Navigating the PIP Process After a Florida Motor Vehicle Accident
When someone is in a motor vehicle accident it can be overwhelming: accident reports, vehicle repairs, calls to the insurance company, vehicle rentals, doctor’s appointments and sometimes missed time from work. The bills and expenses from the accident start to add up quickly.
Often times he or she will forego follow up medical treatment for the injuries sustained as a result of the motor vehicle accident because he or she believes that they cannot afford to pay for them out of pocket. In Florida, as long as you have a current auto insurance policy, your medical bills, perhaps at least up to the first $10,000.00, will be covered under what is called P.I.P. – Personal Injury Protection.
Florida P.I.P Insurance Law
State laws in Florida govern the personal injury protection rules for drivers. A person may have his or her medical expenses and lost wages covered under P.I.P. It is important to note that the payment of P.I.P. benefits does not in any way indicate fault for the accident. P.I.P. payments are considered no-fault benefits. For example, in the event of a multiple vehicle accident, people in each vehicle, providing the vehicle had auto insurance, would be entitled to P.I.P. benefits under that vehicle’s policy.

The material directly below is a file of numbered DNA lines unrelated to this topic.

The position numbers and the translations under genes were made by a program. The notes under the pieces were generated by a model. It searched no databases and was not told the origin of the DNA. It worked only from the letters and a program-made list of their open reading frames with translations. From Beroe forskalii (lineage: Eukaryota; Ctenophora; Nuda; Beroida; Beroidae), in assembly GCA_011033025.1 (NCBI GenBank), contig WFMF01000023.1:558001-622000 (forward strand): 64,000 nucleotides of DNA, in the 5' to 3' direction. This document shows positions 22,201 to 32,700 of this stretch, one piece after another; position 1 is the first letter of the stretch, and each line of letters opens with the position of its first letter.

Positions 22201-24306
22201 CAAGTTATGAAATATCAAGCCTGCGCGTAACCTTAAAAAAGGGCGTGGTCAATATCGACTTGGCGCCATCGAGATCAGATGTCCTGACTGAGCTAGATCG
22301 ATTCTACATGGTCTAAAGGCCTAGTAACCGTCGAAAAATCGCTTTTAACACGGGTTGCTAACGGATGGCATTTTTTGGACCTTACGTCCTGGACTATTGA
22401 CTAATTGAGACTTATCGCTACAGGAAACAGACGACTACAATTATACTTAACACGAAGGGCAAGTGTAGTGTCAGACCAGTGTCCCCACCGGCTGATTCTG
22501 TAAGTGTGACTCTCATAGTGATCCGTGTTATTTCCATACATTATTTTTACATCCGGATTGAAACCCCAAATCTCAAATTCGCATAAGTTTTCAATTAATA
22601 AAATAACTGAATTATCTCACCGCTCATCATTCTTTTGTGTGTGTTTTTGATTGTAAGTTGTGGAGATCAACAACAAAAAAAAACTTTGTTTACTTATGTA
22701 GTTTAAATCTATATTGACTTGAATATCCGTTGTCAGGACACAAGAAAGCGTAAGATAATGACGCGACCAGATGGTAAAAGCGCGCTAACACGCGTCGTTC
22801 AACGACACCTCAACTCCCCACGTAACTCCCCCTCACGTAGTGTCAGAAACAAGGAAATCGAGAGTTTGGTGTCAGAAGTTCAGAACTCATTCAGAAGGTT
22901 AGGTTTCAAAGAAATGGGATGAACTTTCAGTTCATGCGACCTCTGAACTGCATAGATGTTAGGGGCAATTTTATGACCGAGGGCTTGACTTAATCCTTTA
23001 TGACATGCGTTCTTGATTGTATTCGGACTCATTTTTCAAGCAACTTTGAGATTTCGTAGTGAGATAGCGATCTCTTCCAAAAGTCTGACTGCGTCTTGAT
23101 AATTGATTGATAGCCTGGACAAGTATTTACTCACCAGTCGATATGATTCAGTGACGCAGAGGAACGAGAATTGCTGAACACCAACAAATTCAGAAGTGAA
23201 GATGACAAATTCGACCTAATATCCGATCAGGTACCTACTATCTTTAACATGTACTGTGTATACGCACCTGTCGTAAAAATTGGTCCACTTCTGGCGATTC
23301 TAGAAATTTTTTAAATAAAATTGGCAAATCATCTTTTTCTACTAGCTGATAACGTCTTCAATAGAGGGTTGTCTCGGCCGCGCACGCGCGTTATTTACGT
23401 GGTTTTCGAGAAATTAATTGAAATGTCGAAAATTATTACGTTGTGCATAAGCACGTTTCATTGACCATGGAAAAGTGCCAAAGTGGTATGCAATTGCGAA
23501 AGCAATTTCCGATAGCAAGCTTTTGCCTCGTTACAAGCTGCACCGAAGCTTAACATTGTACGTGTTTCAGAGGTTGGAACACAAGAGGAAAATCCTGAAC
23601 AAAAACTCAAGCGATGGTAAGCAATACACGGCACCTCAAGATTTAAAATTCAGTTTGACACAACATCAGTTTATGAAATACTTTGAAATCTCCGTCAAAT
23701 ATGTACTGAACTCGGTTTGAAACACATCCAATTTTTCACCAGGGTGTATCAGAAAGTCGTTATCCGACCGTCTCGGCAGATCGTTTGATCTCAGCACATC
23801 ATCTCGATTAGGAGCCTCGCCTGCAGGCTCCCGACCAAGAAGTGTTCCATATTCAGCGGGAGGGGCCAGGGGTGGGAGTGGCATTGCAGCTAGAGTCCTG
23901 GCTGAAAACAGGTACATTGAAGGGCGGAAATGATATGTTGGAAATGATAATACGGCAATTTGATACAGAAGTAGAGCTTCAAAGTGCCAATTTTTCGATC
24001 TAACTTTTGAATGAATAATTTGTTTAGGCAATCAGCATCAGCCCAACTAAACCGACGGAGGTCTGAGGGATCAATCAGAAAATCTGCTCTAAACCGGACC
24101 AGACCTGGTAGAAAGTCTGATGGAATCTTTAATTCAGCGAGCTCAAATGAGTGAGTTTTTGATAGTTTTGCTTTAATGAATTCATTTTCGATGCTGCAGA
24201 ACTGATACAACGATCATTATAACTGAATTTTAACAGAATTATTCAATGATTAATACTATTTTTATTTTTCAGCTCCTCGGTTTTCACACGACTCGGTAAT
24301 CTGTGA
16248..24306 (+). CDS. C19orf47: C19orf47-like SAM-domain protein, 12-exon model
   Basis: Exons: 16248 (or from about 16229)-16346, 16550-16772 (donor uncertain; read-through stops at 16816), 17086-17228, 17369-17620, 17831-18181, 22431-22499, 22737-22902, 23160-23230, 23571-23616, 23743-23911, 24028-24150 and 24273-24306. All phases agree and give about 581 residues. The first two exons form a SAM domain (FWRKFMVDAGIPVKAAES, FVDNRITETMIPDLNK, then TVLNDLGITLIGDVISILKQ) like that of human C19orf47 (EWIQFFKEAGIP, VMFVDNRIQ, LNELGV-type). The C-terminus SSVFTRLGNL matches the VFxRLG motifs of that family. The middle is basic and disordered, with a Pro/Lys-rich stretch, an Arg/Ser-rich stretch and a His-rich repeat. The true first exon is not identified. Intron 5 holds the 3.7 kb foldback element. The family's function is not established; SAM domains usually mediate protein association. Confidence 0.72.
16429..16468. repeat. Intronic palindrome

Navigating the P.I.P. process can be tricky and confusing because there are a lot of forms to be completed. While all the forms request the same information, how they look vary from insurance company to insurance company. Each claimant must complete his or her own set of forms. The basic information requires the name, address, date of birth of the claimant. The claimant will also be asked to provide a description of the accident, his or her injuries, treatment, if there are any lost wages and if so, information concerning employment. Additional forms include medical authorizations, treating physician forms and lost wage forms.
Legal Help Needed
A person seeking to claim P.I.P. benefits must notify the insurance company as soon as practical after the motor vehicle accident. This is a case where sooner is better. In any event, a claim for P.I.P. benefits must be presented within two years of the date of the motor vehicle accident. Failure to do so will result in a denial of the claim. Throughout the process you may be asked by the insurance company to supplement information and even submit to a medical examination with a physician of their choosing. Failure to comply with any of the requests could potentially jeopardize any additional benefits being paid.
The P.I.P. portion of a motor vehicle accident can be difficult and confusing to navigate at a time when you are dealing with a number of other things related to the motor vehicle accident. Many of the forms have time-sensitive deadlines. The Personal Injury Protection portion of the claim is only one part of the claim. To ensure that you do not miss any deadlines and that you fully understand the process, it is important to contact an attorney to help guide you through the claim.